Tuesday, November 27, 2007

Some fall/winter gardening

Here is a picture of one of my cold frames with some lettuce growing happily (so far) in it. I have two cold frames---the second is taller than this one with sides made from 2 x 12's. In the second I have onions, kale and carrots. They could both be slightly improved with a coat of white paint on the inside but I have just NOT gotten to it---maybe this next summer.

Anyway, growing in these two frames this year was somewhat of an experiment since I started very very late with my seeding. The beginning of November if I remember correctly. For some reason I did not write it down like I am suppose to. With that late of a start I was not sure if the plants would actually sprout and grow well but so far so good. The kale and onions are taking a bit longer but the carrots and lettuce are growing quickly considering the amount of light we get. Somewhat helpful has been the weather which has been optimum for cold frame use: not to hot and not so cold I have to also blanket them. I have had to vent a few times---even removing the glass on a few days all together when we got some high 60's---but overall not much care has been needed. They're ideally located next to some of the animals that are fed twice a day so I can open and close them without forgetting---which is always something I have to consider since I forget very very easily.

Cold frames are something every gardener should have---at least one anyway---since they are great for that early season start of veggies in the spring: carrots, onions, kale, broccoli, cabbages lettuce, chard etc. and for late season starting of fall crops of the same or similar plants. In the late summer/early fall it is easy enough to use the cold frame with, not glass, but burlap across the top to provide shade. Either "hoop" some metal or plastic and drape it or lay some boards across the frame to hold it off the plants. Burlap is great for shielding plants and if you bring it in when your done with it you can use it for many seasons. I use wire mesh sold in rolls at the hardware store. Not the super small squares like you would use for bunny pens but the kind with opening about 2 inch by 2 inch. It is flexible--but still stiff and shape holding. It comes in 2 and 4 foot heights. I usually buy four foot but not always. Cut off the amount you need with a pair of pliers that have "wire nips" on them and then bend it in an arch. Because of the grid work it is easy to use string or wire twists to hold on the burlap or even cloths pins. When not in use stack them in an unobtrusive area until the fall when you can use them to drape frost fabric "cloche style" over them for late start plants. A cold frame allows for a warmer climate than this cloche type does---but both have their place in the garden.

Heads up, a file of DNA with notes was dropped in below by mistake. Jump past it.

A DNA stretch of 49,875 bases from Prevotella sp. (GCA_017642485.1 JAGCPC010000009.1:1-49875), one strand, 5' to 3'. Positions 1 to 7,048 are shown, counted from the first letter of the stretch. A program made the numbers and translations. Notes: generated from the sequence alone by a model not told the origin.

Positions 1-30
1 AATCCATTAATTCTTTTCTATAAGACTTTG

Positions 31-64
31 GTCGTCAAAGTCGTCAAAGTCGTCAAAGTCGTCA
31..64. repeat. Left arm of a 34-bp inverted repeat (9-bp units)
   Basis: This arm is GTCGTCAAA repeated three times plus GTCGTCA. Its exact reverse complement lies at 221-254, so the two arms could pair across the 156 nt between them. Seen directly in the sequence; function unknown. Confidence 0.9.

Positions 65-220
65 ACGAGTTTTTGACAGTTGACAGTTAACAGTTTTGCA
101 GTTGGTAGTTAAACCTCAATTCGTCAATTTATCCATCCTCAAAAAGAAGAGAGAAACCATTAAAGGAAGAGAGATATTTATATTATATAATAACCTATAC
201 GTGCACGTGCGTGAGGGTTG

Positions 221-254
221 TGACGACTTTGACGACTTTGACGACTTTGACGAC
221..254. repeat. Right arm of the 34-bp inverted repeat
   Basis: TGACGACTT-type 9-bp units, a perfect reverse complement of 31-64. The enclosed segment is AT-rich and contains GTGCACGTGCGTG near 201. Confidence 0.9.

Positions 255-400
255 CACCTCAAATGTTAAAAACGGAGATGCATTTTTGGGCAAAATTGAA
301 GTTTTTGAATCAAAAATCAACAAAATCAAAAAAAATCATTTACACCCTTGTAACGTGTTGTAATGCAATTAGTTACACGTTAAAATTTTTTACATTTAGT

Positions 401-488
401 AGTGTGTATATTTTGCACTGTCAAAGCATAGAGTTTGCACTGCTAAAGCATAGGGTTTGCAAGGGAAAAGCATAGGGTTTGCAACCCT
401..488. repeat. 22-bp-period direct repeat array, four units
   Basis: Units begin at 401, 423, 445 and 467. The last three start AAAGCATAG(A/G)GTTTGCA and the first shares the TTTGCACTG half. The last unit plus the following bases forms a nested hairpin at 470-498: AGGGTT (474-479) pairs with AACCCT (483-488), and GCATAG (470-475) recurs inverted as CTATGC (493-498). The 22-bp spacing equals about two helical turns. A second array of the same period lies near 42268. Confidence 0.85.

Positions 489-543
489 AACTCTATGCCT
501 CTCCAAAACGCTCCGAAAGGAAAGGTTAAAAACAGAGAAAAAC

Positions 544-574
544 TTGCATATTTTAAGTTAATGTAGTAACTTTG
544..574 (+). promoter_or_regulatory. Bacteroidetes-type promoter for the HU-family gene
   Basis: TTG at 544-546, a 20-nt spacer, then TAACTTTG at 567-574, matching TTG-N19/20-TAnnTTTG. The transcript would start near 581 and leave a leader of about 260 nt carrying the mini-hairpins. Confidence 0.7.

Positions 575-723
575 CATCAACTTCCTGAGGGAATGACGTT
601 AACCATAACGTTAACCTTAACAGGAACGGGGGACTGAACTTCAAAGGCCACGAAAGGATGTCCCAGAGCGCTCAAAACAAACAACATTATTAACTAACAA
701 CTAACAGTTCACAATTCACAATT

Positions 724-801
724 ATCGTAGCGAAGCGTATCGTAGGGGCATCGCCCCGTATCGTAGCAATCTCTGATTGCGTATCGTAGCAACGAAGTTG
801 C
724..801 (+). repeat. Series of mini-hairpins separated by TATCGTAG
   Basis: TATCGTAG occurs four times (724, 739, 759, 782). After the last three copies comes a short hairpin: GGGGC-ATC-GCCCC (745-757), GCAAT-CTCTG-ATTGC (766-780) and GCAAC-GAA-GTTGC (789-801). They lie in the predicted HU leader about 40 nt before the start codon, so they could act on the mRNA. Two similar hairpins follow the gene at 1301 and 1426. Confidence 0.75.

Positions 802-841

There are many web sites and books that address cold frames, heat beds (warmed by electricity or manure), and various cloches. Check them out and if you don't do wood working---ask a neighbor or friend to help you. Or purchase simple tools that are not intimidating to use like a jigsaw and hammer and nails which will easily allow you to build one yourself. The investment of $40 dollars in tools is repaid by the use you get out of them again and again.

Oh yes: here's a cool summer cloche for bird protection or that bit of additional shade for transplants. Though I couldn't find an American supplier I think that transferring that idea to yard sale baskets with some slats taken out could work just fine.

My next picture is of our oink Pumpkin (the guinea hog). Who has, you will notice, a white stripe painted on her back---thanks to my DH while he was painting the front of her house.
The reason I put her picture up there was not so you could appreciate her beautiful new stripe but to show you how good of a tiller she is. Now, when it rains--she's at her best. When the soil is dry it takes her a while longer. Though there could be times when we may run out of tilling areas during a time of prolonged growth (as in the middle of the summer) it seems that with a small pig, such as she is, the winter will work out well to move her around to weed,till and get rid of pernicious weeds and stir in green manure crops and such. Unfortunately I didn't put any clover/vetch/rye etc in this fall because of the lack of rain but I have the seed and this next spring (if it rains like it is suppose to) I will. Pumpkin should be very helpful then as sometimes I find that, even when dried down, the rye and vetch (and even the clover sometimes) tangle in the blades of the tiller. I have shoulder problems so hand turning can be difficult for me at times---hence my reliance on a gas powered engine.
One thing we have noticed is that she doesn't like the potatoes or peanuts she digs up. Hmmmm...maybe with time.

The last picture is for the out of town person. Taken at same time as yesterday approximately. The picture is too small to see---but the log is floating by the Cypress tree.